Students in a sewing class at Glasgow and West of Scotland College of Domestic Science, 1931. Sewing was one of the subjects taught on the "Engaged Girls' Course", popularly known as the "Brides' Course", where future wives were taught how to run a family home.
The purpose of the College was to provide training for domestic science teachers and to provide instruction to the general public (including young women seeking to go into domestic service). The latter were allowed to study for diplomas in single subjects such as needlework or cookery, but from 1910 diplomas were only awarded for complete courses.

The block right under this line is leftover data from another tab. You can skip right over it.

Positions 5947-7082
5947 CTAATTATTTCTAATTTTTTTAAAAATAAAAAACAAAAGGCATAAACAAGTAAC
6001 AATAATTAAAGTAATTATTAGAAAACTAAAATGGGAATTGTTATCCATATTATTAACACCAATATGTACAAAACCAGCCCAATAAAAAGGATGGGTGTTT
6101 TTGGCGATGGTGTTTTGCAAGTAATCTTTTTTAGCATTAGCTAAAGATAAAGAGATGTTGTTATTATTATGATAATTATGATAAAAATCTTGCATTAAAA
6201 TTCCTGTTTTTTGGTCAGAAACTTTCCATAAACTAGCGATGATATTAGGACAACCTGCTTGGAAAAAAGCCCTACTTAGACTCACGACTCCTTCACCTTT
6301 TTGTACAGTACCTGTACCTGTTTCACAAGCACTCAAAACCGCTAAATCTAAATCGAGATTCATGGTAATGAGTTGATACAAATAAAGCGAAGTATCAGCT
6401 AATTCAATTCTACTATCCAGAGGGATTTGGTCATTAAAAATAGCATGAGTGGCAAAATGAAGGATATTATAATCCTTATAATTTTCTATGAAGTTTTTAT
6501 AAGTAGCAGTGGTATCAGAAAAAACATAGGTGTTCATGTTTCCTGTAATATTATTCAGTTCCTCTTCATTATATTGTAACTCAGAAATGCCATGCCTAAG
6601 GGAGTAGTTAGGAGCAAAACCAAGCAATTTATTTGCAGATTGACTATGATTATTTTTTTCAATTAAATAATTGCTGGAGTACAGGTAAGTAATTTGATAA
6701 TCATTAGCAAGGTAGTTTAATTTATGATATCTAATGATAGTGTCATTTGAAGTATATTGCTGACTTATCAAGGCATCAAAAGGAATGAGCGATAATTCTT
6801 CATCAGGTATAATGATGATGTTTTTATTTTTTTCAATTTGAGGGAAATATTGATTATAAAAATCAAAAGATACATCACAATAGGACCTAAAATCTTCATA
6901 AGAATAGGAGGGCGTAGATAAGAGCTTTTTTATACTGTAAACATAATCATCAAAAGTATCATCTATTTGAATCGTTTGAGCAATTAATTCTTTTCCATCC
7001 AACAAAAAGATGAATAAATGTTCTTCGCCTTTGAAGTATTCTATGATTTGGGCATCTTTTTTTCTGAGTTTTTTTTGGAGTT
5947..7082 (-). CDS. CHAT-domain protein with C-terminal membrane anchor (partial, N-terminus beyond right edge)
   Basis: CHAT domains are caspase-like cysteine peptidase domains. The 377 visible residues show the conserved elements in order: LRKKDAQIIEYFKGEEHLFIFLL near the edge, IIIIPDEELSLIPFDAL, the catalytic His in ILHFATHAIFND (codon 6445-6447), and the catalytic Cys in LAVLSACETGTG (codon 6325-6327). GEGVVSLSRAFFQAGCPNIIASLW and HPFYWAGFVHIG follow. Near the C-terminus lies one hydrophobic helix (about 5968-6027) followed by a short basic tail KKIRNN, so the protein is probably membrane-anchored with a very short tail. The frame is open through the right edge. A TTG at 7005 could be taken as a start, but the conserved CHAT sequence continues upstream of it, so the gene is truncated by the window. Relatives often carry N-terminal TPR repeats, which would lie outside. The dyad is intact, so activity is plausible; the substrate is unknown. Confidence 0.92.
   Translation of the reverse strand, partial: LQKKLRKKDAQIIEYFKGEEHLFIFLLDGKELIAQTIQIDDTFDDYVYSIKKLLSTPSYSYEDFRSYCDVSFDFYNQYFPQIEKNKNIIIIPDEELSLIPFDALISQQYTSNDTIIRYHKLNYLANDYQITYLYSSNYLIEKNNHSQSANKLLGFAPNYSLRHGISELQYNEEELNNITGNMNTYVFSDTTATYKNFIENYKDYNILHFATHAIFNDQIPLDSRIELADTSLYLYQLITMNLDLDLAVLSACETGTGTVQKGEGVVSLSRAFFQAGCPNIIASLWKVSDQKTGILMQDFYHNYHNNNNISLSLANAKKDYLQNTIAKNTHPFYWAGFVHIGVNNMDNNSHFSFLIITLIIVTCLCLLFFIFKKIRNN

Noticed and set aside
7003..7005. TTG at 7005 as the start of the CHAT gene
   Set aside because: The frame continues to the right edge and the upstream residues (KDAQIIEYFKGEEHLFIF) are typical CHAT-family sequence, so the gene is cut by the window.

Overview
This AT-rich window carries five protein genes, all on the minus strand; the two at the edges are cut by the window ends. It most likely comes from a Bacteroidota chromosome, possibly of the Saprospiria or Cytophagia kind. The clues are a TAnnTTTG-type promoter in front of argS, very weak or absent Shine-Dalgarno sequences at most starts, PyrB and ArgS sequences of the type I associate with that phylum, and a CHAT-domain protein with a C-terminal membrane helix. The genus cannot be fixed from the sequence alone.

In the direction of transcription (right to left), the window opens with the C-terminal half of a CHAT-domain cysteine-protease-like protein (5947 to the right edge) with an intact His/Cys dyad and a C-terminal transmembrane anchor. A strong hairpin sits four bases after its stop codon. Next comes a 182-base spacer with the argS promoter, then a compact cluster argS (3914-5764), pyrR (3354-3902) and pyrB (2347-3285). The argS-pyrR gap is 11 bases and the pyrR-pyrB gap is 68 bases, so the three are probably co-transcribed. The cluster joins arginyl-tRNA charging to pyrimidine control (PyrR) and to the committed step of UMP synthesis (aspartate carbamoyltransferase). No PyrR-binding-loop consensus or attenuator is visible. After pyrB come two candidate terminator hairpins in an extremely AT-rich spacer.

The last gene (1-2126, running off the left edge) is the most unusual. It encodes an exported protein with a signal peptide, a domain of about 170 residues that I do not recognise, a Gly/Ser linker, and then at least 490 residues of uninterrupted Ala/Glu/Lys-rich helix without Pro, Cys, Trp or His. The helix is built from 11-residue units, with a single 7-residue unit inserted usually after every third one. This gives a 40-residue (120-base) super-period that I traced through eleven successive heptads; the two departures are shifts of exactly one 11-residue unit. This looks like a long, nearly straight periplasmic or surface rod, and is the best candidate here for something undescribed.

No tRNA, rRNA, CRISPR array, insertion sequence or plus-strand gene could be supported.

Samples of materials used in sewing classes, along with recipes, etc from cookery classes, can be found in the Queen's College Special Collection at Glasgow Caledonian University. A number of deposited collections by former students, such as the Christina W Bell Collection, also contain notes and artefacts from the early days of domestic science education.
Reference: GB 1847 QC
Reproduced with the permission of Glasgow Caledonian University, Research Collections, Archives
Brides' Course, Christina W Bell Collection, colleges, cookery, Dough School, Engaged Girls' Course, Glasgow and West of Scotland College of Domestic Science, Glasgow Caledonian University, home economics, neelework, Queen's College Special Collection, recipes, sewing, students, teacher training, women